The best advice is the simplest:

  • Make sure you have no typos. Typos make English majors cry.
  • Have friends read the letter that know what a good pitch sounds like AND friends that are versed in business letters. You want to sell yourself and your product in the best way.
  • Many agents are on social media or have blogs these days. Cyber stalk them (in a non-creepy non-invasive lurking type way) and find out what their pet peeves are. Most of them are totally open about what bugs them about submissions.
  • FOLLOW GUIDELINES. This is the most universal advice I have seen. Every agency does it differently. Some want three chapters inserted in the bottom of the email, some only take an attached PDF of ten pages, some don’t want pages at all until they’ve read the query, and there is the rare agency that still only takes paper submissions.
  • Find out what the agents like to see and what they’re selling. Many have a page of what they’re interested in. Look at those and see if you loosely fit in or have a unique twist to yours, then query away.

ALSO: Unsolicited phone calls are usually unwelcome, and those who call usually don’t know who to talk to. I know because I’ve gotten two calls from author-hopefuls in the past two weeks, and I am about the last person in the company that could help them.

If this is important to you, then DO YOUR RESEARCH. You will be rewarded for it by having a query that is actually read and considered rather than deleted because you didn’t follow the directions. That’s what those worksheets were for in school, to teach you how to follow directions.

If you still fail, don’t despair. Every agent is a special little snowflake.

THE SECRET: Agents are human people with reading preferences. Maybe they’re sick of paranormal romance or dystopia right now. Move on and find the next.

Author Panel: Rees Brennan, Black, and Bray

“I hate it when you wake up after a party and everyone’s dead.”

–Sarah Rees Brennan

I went to Burlington with the Boston Science Fiction and Fantasy Meet-up Group for an author panel last Friday. Glad I decided to get in on that action.

The writers of the night were Libba Bray, Sarah Rees Brennan, and Holly Black.

Once the authors arrived there was a lot of excitement from the crowd and banter from the stars of the night. Sarah did an interpretive dance of the plot of Libba’s Diviners.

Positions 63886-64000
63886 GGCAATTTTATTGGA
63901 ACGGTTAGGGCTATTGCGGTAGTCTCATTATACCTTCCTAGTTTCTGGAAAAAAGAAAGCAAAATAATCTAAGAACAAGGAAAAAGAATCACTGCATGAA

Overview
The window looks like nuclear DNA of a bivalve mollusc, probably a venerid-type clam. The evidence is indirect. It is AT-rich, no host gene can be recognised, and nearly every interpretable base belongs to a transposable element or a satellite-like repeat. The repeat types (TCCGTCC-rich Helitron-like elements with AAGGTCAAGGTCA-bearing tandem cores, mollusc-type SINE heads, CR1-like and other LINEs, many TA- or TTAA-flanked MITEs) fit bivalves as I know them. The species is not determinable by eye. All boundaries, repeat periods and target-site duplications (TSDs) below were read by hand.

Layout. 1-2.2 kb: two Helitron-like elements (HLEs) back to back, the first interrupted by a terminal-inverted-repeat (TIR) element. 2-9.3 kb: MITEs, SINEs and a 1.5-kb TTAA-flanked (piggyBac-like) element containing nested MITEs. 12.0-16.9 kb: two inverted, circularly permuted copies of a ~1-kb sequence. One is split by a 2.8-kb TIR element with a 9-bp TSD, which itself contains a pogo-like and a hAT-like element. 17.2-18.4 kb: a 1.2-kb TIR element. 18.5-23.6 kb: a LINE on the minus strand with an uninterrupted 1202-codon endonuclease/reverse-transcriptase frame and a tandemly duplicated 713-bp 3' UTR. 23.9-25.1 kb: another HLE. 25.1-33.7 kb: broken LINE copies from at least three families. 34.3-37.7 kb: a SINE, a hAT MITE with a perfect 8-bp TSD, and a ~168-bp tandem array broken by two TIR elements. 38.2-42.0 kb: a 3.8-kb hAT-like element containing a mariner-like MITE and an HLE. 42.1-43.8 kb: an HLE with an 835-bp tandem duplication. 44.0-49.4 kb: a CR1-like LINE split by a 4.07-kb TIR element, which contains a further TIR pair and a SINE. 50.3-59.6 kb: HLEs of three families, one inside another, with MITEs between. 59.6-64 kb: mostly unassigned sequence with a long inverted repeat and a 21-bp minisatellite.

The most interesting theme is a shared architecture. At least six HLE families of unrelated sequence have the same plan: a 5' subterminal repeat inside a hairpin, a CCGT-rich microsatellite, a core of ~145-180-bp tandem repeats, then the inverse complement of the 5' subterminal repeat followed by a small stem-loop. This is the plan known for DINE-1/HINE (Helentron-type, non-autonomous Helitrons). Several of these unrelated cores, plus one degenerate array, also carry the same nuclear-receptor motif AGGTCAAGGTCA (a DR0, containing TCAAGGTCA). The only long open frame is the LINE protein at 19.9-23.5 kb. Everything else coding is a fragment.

Libba: “I don’t remember writing any of this. Can’t wait to see how it ends.”

We started with each author reading a short excerpt from their books. Diviners is about a flapper girl from the 1920’s with the special ability to get vibrations from objects. The prose was very flavorful and I love the Prohibition-era historic setting.

Sarah read from her novel Unspoken, which all of my friends have now read, so I think that one is next on my reading list. “I have to be standing for this because of reasons,” she said, as she began her reading. Libba spit out her Fiji water when Sarah began stripping.

I am intrigued.

It happened to be Sarah’s birthday, which might explain the delightful energy she had going on.

Next up was Holly Black. Since the closing book of Black’s Curseworkers trilogy Black Heart, has been out for six months, she gave us the special treat of reading from her current work in progress.  Continue reading

Books Recs for Strong Girls

A school librarian I know has two 8th grade girls looking for female protagonists akin to the kick-assery of Katniss Everdeen in The Hunger Games.

I asked my friends for YA recs with strong heroines. This is what I have so far.

Shrinking Violet – Danielle Joseph
Tokyo Heist – Diana Renn
The Good Braider – Terry Farish
Nowhere Girl AJ Paquette

Bloody Jack – LA Meyer
The True Confessions of Charlotte Doyle – Avi
Anne of Green Gables – LM Montgomery
Scarlet – AC Gaughen
Climbing the Stairs – Padma Venkatraman
Catherine called Birdy – Karen Cushman
Love in the Haight – Susan Carlton

Song of the Lioness – Tamora Pierce
Graceling Realm – Kristin Cashore
The Chaos Walking Trilogy – Patrick Ness
Howl’s Moving Castle – Diana Wynne Jones

Continue reading